for the Spain they believed to be better
An invitation to recover historical memory in Spain
in Barcelona: El Fossar de la Pedrera
El Fossar de la Pedrera (the Grave of the Quarry) lies in a hidden corner of Montjuic cemetery. According to Nick Lloyd, an English guide with great expertise in the historical memory of Barcelona, it was used as a common grave for 4,000 people executed by the Franco regime, particularly during the 1940s. The entrance to the space consists of half a dozen stone pillars, each engraved with the names of the victims who were dumped in the mass graves here.
Contrary to popular belief only four people were actually shot on Montjuic. In most cases, condemned prisoners were sent out in trucks in the early morning from Barcelona’s prisons including Montjuic Castle to the Camp de la Bota (today’s Forum), the Franco regime’s execution ground. Their bodies were then brought back and dumped in the Fossar de la Pedrera. One of the few to be shot at the castle was Lluis Companys, the last president of the Generalitat de Catalunya during the Civil War, was killed in 1940. His remains were moved here in 1985, and the space was dignified as a memorial garden.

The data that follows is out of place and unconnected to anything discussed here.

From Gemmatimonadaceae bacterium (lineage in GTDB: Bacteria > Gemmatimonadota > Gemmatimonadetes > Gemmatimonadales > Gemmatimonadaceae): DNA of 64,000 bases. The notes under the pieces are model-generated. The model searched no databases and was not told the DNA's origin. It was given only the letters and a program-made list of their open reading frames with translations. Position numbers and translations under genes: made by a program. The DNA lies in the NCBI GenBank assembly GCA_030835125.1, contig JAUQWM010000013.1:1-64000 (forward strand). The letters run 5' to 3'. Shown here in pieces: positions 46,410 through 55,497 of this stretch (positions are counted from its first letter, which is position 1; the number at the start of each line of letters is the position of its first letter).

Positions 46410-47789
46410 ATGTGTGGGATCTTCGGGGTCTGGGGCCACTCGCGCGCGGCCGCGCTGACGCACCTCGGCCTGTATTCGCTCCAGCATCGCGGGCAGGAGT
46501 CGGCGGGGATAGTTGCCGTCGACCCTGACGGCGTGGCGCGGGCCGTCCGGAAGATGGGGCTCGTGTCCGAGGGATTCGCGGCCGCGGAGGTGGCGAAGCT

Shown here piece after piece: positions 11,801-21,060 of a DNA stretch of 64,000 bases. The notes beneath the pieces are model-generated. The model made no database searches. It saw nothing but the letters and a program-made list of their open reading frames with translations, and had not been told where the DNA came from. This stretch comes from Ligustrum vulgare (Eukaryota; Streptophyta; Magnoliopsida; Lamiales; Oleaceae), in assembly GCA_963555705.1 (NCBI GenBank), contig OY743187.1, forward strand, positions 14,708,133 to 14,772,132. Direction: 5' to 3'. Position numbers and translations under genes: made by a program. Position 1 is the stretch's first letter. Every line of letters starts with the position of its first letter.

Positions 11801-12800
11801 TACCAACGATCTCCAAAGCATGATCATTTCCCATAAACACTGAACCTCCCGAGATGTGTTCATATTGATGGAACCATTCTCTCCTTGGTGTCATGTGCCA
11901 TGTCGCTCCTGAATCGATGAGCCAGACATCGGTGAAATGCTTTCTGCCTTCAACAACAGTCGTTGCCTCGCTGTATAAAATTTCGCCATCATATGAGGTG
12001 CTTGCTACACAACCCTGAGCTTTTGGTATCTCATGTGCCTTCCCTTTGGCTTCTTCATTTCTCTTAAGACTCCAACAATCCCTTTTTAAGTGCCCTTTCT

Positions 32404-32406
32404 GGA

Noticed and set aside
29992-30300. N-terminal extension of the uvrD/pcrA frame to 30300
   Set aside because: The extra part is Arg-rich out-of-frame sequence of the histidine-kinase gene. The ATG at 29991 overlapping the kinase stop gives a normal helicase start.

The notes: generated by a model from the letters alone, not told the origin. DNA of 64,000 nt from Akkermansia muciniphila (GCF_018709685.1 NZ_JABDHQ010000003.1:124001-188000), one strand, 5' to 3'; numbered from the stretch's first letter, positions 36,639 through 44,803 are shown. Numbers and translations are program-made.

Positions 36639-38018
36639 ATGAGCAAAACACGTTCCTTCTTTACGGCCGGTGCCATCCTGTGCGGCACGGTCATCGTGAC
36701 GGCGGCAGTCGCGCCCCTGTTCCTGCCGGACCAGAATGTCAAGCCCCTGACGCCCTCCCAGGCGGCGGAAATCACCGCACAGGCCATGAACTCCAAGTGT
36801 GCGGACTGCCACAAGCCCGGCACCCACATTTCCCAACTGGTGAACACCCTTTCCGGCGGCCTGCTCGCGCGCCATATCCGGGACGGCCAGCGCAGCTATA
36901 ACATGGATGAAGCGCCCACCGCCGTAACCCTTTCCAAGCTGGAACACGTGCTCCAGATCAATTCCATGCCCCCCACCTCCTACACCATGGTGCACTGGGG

There are also a number of other graves and tributes to foreign and Spanish Republicans of different shades, and a tribute to the Holocaust, with small pillars bearing the names of the camps, piled with small stones, as is the Jewish custom. Among them is Mauthausen, the camp where thousands of Spaniards died. Dotted among the “political” graves and tributes at the back of the quarry are sad crosses to unbaptised children, who were not allowed burial in the main cemetery, a reminder of Catholic practice in Barcelona under Franco.
A new monument was placed here in 2011 by the CNT to the social revolution and the victims of fascism which took place in Barcelona in 1936.
These photos were taken in November 2016.